Style oozes out of 30 Flights of Loving. It’s in the fabric of the code, coming out in a torrent that you can’t quite handle. It only lasts ten minutes, but for ten minutes you get drunk off the feel of it. The blistering pace, the quick cuts, the desperately cool montages. 30 Flights of Loving does more narratively in ten minutes than most games do in ten hours.
Following on from Gravity Bone (a free Quake 2 mod you can get here, but also comes free with 30 Flights of Loving) in tone if not a direct sequel, it follows the events of a heist, using that one point as a pivot upon which to hang all sorts of snapshots, setting up the relationship between the the player and the two main characters, a burly bearded safecracker and the sultry sharpshooter.
You walk, you look, you take it all in while everything happens around you. It’s a game in the sense that Dear Esther is a game, only here everything is blocks and cartoony bombast, gunfights and getaways and bustling airports. It’s not so much about what you do as what you see, what you experience. A crowd of dancers slowly levitating towards the night sky as you get slowly more wasted. A high speed pursuit through pink washed highways.
And it’s right there that I’m going to stop talking about the events in the game. The story is the point, right down to the incidental details, and the problem with saying ‘Oh hey it was cool when this happened’, or ‘god damn but that twist’ is only going to detract from the experience of playing it through. For a ten minute, £3.50 game, any moment lost to a spoiler is going to reduce an already small stack of moments.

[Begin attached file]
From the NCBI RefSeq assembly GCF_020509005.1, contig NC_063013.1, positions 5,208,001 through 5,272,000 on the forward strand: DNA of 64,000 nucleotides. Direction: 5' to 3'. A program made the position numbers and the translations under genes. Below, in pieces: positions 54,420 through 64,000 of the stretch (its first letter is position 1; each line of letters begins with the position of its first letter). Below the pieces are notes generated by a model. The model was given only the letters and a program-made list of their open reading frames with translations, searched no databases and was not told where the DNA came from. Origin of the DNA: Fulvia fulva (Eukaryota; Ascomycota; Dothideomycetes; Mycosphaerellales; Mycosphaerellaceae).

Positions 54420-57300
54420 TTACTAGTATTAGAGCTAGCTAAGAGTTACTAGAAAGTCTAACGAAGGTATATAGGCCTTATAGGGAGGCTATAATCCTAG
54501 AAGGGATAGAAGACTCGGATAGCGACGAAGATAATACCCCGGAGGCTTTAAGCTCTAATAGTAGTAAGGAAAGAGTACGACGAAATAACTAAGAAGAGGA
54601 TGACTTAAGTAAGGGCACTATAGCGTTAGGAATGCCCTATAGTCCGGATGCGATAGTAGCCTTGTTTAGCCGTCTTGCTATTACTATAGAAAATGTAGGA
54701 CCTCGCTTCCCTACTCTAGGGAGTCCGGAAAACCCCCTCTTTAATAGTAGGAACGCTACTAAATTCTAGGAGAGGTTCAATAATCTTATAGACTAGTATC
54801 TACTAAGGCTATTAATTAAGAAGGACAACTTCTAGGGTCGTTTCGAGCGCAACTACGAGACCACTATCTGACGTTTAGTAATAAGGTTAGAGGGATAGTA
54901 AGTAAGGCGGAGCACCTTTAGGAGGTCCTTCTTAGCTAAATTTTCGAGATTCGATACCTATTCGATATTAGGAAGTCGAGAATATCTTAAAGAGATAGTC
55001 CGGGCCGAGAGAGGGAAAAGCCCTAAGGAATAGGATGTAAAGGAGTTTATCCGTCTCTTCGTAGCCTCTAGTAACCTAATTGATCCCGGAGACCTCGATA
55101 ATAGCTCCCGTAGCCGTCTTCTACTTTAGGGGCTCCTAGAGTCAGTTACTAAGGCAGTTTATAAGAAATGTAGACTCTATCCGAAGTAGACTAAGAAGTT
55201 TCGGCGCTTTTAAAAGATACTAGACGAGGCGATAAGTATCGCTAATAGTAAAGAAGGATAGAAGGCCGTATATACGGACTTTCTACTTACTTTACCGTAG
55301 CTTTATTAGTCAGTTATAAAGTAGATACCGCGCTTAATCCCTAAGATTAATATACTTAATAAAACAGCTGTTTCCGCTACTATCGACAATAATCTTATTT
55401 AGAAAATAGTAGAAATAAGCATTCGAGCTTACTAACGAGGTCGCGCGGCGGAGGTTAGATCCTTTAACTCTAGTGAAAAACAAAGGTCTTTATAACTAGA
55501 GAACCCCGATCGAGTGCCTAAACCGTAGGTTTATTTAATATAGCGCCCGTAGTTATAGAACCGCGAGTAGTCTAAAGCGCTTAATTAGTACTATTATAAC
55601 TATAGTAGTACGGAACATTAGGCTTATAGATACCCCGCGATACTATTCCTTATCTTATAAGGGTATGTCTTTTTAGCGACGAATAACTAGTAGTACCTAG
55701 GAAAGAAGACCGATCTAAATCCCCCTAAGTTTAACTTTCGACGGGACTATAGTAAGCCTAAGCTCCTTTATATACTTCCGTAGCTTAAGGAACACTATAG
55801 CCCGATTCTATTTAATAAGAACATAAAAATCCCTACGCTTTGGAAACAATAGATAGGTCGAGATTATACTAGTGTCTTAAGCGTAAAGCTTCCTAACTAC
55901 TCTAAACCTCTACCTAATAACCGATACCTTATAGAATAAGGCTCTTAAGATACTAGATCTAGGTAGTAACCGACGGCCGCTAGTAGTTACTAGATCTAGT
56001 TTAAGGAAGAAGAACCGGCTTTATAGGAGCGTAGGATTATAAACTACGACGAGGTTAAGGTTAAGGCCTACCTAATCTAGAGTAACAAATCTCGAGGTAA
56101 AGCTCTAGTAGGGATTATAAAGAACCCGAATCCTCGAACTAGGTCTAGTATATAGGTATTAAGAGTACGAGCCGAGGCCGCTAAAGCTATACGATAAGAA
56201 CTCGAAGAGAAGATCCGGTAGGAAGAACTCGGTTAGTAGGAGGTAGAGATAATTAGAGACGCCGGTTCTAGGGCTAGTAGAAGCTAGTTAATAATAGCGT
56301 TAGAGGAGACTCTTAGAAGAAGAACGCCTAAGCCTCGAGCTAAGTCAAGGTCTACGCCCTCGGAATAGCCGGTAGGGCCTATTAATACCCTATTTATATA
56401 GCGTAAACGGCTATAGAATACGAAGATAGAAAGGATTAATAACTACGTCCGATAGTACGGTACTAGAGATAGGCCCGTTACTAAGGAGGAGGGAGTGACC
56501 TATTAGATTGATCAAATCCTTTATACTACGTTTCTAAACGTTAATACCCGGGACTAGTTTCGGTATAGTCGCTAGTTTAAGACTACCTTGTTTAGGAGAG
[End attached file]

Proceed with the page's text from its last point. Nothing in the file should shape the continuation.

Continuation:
But what I can say, without spoiling all that much, is that it’s ten minutes you’re going to come out of with a big, if slightly befuddled, grin on your face from. Brendan Chung, the developer, has bundled in developer commentary with the game, adopting a Valve-style series of hotpoints in the map that you can click and get a few paragraphs of explanation and exposition about the current scene. It highlights quite how much detail is stuffed into the game, and how many little tricks are used to communicate in a game without verbal communication.
It’s tempting to attack it for a lack of interaction, but, counter-intuitively, interaction isn’t really the point here. 30 Flights of Loving is about being along for the ride, getting swept up in one moment so that it can carry you in a raging torrent onto the next, which might be a calm eddy, a scene that lets you calm down for a second, enjoy the sudden quiet before you’re rushed back into the action. It jumps around, geographically and chronologically, and while it can be momentarily confusing, it somehow holds together, each piece glued with the style and conviction that got it made in the first place.
30 Flights of Loving is a 10 minute injection of style, rammed into your brain with a giant needle shoved right through your eye. Somehow, that’s not unpleasant. It’s just brilliant.